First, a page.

Another kind of traditional Breton home, built for those at the upper end of the social scale, is also now sometimes used for smart chambres d’hôtes: the malouinière - a kind of Breton manor house named after the adjective for an inhabitant of Saint-Malo, malouin.

Estate agent Christine de Courville of Cabinet H&C de Courville, which specialises in Breton manors, said: “A malouinière is unique - real ones are usually found between Saint-Malo and Cancale [along the coast to the north], especially in the area called Le Clos-Poulet.

“A malouinière must have been built by a shipowner in the 18th century, when boats were sent from Brittany around Africa to trade with the Far East and they would bring spices and porcelain back.

“There were many trading ships which left from Saint-Malo as well as Nantes and Lorient. It was a period when, unfortunately, France was also involved in the slave trade, but that was not the case for Saint-Malo.

“The shipowners had had enough of looking at the sea, which they associated with the daily grind, so they built in the countryside rather than in Saint-Malo - there is only one malouinière in Saint-Malo.

“What is very typical of the style is dormer windows in the roof, lined up with the façade.

“Another feature is stones placed perpendicular to the windows so they run around them like a band. There is also often a line of stones in a different kind of granite that stands out to mark the different stories.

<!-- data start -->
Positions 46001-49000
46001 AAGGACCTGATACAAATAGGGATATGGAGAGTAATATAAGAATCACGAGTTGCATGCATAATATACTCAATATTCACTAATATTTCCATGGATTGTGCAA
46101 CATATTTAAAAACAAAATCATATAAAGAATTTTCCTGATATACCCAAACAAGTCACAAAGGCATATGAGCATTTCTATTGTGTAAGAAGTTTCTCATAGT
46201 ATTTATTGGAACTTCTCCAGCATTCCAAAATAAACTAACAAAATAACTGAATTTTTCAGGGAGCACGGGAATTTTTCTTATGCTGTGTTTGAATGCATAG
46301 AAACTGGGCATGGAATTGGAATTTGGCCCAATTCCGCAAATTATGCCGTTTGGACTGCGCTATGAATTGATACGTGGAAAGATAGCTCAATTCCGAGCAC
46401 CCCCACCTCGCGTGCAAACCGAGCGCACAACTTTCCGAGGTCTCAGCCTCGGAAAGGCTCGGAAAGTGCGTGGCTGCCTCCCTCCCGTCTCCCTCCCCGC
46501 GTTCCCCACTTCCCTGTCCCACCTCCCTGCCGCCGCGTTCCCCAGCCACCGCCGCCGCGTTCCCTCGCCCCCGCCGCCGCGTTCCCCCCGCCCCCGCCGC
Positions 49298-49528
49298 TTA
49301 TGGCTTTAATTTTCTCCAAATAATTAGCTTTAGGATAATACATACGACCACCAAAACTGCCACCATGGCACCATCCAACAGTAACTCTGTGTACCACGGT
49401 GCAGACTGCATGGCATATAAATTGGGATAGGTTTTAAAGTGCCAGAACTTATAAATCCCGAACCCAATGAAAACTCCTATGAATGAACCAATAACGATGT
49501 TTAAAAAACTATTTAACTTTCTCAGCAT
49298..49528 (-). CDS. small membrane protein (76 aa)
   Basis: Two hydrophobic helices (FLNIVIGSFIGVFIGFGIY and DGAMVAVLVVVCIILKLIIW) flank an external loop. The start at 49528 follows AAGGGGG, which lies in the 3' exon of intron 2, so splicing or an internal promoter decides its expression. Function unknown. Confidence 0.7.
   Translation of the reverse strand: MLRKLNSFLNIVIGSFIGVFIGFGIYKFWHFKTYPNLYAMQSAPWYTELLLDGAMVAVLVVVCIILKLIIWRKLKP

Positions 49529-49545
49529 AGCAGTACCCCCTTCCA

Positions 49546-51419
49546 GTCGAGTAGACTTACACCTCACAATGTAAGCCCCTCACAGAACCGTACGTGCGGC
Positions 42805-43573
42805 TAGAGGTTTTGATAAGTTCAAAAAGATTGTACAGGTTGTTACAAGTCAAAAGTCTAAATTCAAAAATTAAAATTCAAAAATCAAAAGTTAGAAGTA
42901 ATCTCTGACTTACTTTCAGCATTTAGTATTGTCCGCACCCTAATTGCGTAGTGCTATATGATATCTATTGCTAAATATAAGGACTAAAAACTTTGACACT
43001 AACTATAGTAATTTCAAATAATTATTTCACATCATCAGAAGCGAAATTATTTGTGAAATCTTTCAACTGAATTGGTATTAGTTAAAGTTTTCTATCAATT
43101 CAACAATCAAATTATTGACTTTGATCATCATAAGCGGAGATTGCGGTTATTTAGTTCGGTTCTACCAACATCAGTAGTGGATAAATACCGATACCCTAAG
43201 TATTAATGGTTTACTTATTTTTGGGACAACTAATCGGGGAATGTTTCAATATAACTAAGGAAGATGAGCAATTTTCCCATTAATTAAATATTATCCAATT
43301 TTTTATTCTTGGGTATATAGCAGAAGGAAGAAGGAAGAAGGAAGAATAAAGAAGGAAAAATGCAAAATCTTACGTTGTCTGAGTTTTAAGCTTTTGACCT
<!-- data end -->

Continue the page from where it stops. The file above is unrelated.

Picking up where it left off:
“The roof is very steep - normally at least 50% - and there are big chimneys sticking out above the roofline."

The malouinières are considered to have an austere, almost military, style in comparison to Breton manors of earlier periods.

While some are privately owned - smaller ones can be found at around half a million - others are now open to the public, such as the grand Malouinière de la Ville-Bague (pictured above), which is an official historic monument, with a park of several hectares, a lake, dovecote, chapel and jardin à la française.

Inside it has period furniture and a collection of privateer’s weaponry, harking back to the time when some of the owners were corsaires - private sailors authorised to make pirate-style attacks on foreign shipping in times of war, with the booty being shared between the king, shipowner and crew.